Iraqis whisper dissent as U.N. deadline nears

December 31, 1990|By Daniel Williams | Daniel Williams,Los Angeles Times

BAGHDAD, Iraq -- There is probably nothing as rare in Baghdad as to hear a joke told about feared leader Saddam Hussein, so when a dealer in secondhand videos at a market in the city's New Baghdad district wanted to tell one, it seemed worth a listen.

"Do you know why President Saddam doesn't shave his mustache?" he asked. "Because someone would have to go around and erase the mustaches off all his portraits."

Not exactly a side-splitter, but in a country where even implied criticism can mean disappearance or death, it is something of a gem.

With the deadline for possible war over Kuwait drawing near, whispered expressions of dissent are being heard more and more frequently inside the generally tight-lipped population of Baghdad.

As the Hussein government has prepared for war during the past four months, the willingness of common citizens, at least in private, to object to policy seems to have grown.

Over the weekend, the play of public opinion in Iraq suddenly became a subject of intense conjecture when the government went out of its way to knock down a rumor widely current here. Word had spread that Mr. Hussein was planning to call a massive demonstration of supporters who would, on cue, demand peace. To the hurrahs of the crowd, Mr. Hussein would respond by pulling his troops out of Kuwait.

Mr. Hussein and the close-knit ruling Revolutionary Command Council blamed the rumor's force on foreign newspapers. But in Baghdad, the speculation was current long before the international press mentioned anything about it.

Humble flour-vendors, rug merchants, teachers, Iraqi journalists -- it seemed that everyone was repeating the hopeful demonstration-pullout scenario.

In Baghdad, there is no apparent enthusiasm for all-out war. That is not to say that Baghdadis reject the notion that Kuwait is historically part of Iraq. Nor do many Iraqis seem to like the Kuwaitis, who are viewed as haughty, or the Kuwaiti royal family, which is considered greedy.

But fighting for Kuwait is a different matter, particularly because the wounds of Iraq's devastating eight-year war with Iran are yet unhealed.

The political resolution of the war with Iran seems to have undermined faith in the government's power of decision. Soon after Iraq invaded Kuwait on Aug. 2, Mr. Hussein announced that Iraq would unilaterally withdraw from the Iranian land it had occupied and turn a two-year cease-fire into a long-lasting peace.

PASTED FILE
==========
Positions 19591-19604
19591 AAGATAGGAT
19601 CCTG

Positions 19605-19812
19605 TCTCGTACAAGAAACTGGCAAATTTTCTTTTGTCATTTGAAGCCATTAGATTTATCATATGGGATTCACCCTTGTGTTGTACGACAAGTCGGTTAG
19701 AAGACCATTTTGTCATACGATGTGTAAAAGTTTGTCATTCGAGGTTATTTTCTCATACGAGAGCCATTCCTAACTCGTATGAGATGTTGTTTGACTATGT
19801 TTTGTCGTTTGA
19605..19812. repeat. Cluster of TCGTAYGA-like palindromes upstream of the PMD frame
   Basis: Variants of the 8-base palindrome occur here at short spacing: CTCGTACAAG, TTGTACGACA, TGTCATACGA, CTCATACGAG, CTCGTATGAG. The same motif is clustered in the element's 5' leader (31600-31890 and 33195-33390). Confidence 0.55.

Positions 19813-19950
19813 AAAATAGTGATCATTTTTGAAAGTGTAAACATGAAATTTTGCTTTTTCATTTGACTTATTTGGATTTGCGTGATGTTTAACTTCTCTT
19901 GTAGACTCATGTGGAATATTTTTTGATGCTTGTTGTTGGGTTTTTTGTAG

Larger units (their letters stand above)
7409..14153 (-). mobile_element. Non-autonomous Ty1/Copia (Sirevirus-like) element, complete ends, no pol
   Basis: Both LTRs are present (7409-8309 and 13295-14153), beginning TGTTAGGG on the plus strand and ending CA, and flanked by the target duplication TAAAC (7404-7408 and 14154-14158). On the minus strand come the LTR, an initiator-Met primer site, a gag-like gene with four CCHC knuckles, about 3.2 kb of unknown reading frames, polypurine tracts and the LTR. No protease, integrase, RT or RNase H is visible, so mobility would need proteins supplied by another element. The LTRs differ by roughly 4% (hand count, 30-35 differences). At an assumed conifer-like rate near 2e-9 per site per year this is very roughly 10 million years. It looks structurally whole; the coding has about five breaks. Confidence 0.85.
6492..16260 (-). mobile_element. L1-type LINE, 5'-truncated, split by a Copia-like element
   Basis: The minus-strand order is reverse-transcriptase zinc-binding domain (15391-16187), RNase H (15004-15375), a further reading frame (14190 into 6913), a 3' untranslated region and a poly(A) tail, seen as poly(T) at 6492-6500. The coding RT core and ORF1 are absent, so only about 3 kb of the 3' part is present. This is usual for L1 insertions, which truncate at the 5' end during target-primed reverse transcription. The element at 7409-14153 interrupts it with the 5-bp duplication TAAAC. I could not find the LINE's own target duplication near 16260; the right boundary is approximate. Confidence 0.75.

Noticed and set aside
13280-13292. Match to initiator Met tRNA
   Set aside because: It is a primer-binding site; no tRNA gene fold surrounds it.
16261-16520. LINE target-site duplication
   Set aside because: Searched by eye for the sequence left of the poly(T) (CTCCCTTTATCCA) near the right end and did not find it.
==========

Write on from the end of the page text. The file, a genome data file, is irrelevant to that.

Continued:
Iraq settled with Tehran by agreeing to borders set in a 1975 treaty -- one that Mr. Hussein had renounced when he launched his invasion of the neighboring country.

Iraqis have begun to recall with bitterness the losses incurred by Iraq to take and hold the disputed land.

"Many boys died," said a middle-aged portrait painter. "Many lives were ruined because Saddam said the borders were wrong. Now he says the same thing about Kuwait."

Disenchantment with Iraq's military buildup in Kuwait is usually expressed by lamenting the induction of young recruits into the army or the return of veterans to the fighting ranks for possible new battles only two years after the close of the Iran-Iraq war.

"The young have no happy life," complained a disabled veteran of the last war. "And the men who came back from fighting Iran, they started families, a new life."

Criticism of the Hussein regime itself surfaces from time to time, often in references to the reputed wealth accumulated by Mr. Hussein's family members.

Iraqis seem to keep a mental catalog of all the houses built for Mr. Hussein's relatives or associates. "He has palaces just like the sheiks" of Saudi Arabia, said a man strolling near a stretch of the Tigris River where several guarded residential compounds stand.

Baghdad residents who espouse preference for peace talks rather than conflict find the official drumbeating for war an irritation. "Haki faadi. Empty talk," complained a customer at a traditional cafe as he listened to a broadcast government threat to crush the heads of invading U.S. troops.

"The ministers speak like this because it is not they who must fight and die," the customer said.

The flip side to the rumors of an impending peace move are even more numerous ones that point anxiously to war. Curiously, Iraqis look to Jan. 10 as the key date for their country's fortune, not Jan. 15, the United Nations deadline for Iraq's withdrawal from Kuwait.

According to several Baghdad residents, on Jan. 10, the government will close schools and factories and begin to use the civilian airport in Baghdad as a military facility.

The transformation of the airport was particularly troubling, because the modern terminal is Iraq's only outlet to the world.

"We will be like a fort," said a hotel director. "No one can get out, and to get in, you have to break down the door."

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